On Peter Mountford’s A Young Man’s Guide to Late Capitalism

Alexander Yates

Mariner Books: New York, NY, 2011. 304 pages. $15.95.

I am embarrassed to admit this, but when Peter Mountford’s debut novel, A Young Man’s Guide to Late Capitalism, arrived in my mailbox, I picked it up with a know-it-all smirk. The book is set in La Paz, Bolivia, a city where I lived for more than five years, one that I sometimes feel oddly possessive about. So I opened the book pointedly asking what Mountford had gotten right. The answer to that meager question is simple:

Basically everything.

The novel follows Gabriel Francisco de Boya, a young analyst for the Calloway Group, a (fictional) hedge fund that wavers somewhere between shady and outright villainous. Gabriel, because of his fluency in Spanish and racial ambiguity—his mother is a leftist Chilean who fled Pinochet, his father an out-of-the-picture Russian—has been assigned to Latin America. His first job is to uncover the plans of Bolivia’s new president, Evo Morales (very much not fictional), regarding the repatriation/nationalization of the natural gas industry. If Gabriel plays this right, both he and the Calloway Group stand to gain tremendously. Bolivia, not as much.

Mountford’s decision to straddle two worlds likely alien to many of his readers—multinational finance and Bolivian electoral politics—is risky. I may know a thing or two about the layout of uptown La Paz, but I’m hopeless when it comes to stock shorts and leveraged positions. But Mountford manages to be informative without being pedantic, and Gabriel’s financial machinations prove a tremendously effective dramatic hook. Mountford’s descriptive prose is similarly effective in rendering his setting. His Bolivia is wholly recognizable, and his narrative moves swiftly, never coming across as thinly disguised travelogue.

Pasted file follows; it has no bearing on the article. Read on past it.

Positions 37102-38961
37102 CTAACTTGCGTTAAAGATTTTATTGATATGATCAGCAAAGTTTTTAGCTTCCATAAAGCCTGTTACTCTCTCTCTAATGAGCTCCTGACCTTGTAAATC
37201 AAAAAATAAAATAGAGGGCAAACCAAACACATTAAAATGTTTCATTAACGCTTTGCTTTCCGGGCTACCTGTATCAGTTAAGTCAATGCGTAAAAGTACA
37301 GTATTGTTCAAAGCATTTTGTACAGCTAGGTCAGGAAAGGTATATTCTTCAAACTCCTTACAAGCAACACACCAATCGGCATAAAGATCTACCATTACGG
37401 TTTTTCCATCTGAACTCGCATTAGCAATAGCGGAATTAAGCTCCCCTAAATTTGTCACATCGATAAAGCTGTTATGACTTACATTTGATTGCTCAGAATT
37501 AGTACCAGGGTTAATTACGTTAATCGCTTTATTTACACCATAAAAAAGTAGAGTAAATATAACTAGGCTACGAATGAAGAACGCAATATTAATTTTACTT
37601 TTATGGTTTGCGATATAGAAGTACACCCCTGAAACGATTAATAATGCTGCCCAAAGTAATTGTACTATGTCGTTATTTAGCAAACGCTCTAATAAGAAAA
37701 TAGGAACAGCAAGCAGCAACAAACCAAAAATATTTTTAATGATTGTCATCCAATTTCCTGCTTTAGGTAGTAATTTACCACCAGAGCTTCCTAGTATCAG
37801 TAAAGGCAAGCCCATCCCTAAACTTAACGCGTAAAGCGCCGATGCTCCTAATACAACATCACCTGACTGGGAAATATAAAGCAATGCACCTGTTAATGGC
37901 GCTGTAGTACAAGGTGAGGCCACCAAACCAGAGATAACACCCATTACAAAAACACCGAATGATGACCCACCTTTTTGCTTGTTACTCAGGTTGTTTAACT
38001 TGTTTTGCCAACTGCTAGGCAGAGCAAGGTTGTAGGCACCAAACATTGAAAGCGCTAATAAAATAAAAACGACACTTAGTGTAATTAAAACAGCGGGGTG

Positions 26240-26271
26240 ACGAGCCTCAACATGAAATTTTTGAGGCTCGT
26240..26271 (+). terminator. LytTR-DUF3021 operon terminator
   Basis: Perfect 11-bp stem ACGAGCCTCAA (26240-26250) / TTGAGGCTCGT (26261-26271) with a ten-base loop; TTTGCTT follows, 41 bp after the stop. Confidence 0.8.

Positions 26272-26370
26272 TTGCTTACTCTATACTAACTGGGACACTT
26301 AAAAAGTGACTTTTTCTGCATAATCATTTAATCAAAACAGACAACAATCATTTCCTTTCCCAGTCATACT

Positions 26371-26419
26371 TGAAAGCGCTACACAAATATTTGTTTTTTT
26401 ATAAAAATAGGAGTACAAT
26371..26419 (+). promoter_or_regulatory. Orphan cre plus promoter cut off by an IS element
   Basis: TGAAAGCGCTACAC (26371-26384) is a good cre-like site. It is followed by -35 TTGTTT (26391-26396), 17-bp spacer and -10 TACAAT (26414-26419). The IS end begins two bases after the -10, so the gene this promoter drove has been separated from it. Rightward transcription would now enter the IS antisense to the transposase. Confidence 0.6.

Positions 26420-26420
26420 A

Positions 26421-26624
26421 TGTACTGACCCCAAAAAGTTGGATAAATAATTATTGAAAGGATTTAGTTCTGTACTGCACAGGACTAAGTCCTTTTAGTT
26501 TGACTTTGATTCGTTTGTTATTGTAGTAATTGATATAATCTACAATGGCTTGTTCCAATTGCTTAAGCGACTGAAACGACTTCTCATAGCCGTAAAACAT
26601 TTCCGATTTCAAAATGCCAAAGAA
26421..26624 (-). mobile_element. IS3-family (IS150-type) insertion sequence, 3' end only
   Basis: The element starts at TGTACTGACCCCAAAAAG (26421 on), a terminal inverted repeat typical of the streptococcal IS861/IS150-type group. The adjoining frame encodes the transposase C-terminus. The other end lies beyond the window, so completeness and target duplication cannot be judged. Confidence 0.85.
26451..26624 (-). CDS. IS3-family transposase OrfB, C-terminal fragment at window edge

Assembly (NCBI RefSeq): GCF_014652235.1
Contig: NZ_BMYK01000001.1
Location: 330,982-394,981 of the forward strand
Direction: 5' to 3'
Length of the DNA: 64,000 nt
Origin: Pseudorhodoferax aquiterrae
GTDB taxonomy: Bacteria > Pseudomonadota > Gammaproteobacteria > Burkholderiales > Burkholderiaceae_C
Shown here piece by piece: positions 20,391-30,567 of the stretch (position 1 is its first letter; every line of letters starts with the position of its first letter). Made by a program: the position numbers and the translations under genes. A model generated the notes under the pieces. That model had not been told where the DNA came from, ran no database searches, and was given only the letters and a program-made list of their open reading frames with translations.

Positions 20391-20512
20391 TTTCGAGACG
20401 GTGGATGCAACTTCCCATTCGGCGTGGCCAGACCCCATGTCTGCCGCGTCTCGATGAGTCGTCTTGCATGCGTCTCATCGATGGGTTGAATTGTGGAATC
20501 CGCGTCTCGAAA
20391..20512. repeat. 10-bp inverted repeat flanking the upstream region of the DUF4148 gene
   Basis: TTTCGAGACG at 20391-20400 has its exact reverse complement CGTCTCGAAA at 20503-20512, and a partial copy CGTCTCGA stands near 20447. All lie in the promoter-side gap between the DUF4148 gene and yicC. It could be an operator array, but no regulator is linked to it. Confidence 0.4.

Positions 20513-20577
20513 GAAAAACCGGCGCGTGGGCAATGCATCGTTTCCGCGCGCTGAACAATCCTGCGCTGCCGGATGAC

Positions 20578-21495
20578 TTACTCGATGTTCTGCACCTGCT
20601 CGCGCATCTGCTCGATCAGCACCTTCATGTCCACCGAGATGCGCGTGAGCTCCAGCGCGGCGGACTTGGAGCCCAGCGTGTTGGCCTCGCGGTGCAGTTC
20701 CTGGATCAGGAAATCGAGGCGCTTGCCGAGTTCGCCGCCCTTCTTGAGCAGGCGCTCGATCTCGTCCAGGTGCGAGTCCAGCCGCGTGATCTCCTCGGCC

But what Mountford does well is a preamble to what he does exceptionally: paint a complex and surprisingly sympathetic protagonist. The macro themes of A Young Man’s Guide to Late Capitalism—the moral fallout of our financial system, the fungibility of identity—manifest beautifully in Gabriel. He is, by and large, a tragic character. When the novel opens he’s recently quit a job as a journalist and joined Calloway, hoping that in a few short years he can amass enough money to leave the whole ethically dodgy business behind. While Gabriel recognizes that his motivations are base, that makes them no less seductive. We are seduced as well, when in a brief but electric scene Gabriel gets his first preposterously large paycheck and has a little celebration. “Later, flushed and tipsy,” Mountford writes, “he picked up his laptop, logged onto his credit card account, and erased five years of debt.”

It is, of course, no surprise that compromise begets compromise. Gabriel’s ethical quagmire is never abstract, framed always by tangible choices. That he is ostensibly under cover in Bolivia—pretending to be a freelance reporter so as to avoid alerting anyone to Calloway’s interest—is just the first of many rapidly accruing lies that he tells to the small ensemble of supporting characters, most of them strong—and strongly written—women. His mother, a fan of president Morales, thinks Gabriel is working for a fluffy fund interested in ecotourism. His boss, a socially inept wunderkind who began her professional ascent by initiating a 9/11 sell-off before the second airplane even hit, has no idea that her newest employee is withholding information from her. Lenka, Morales’ press liaison and Gabriel’s love interest, gets a more traditional betrayal when Gabriel simply cheats on her.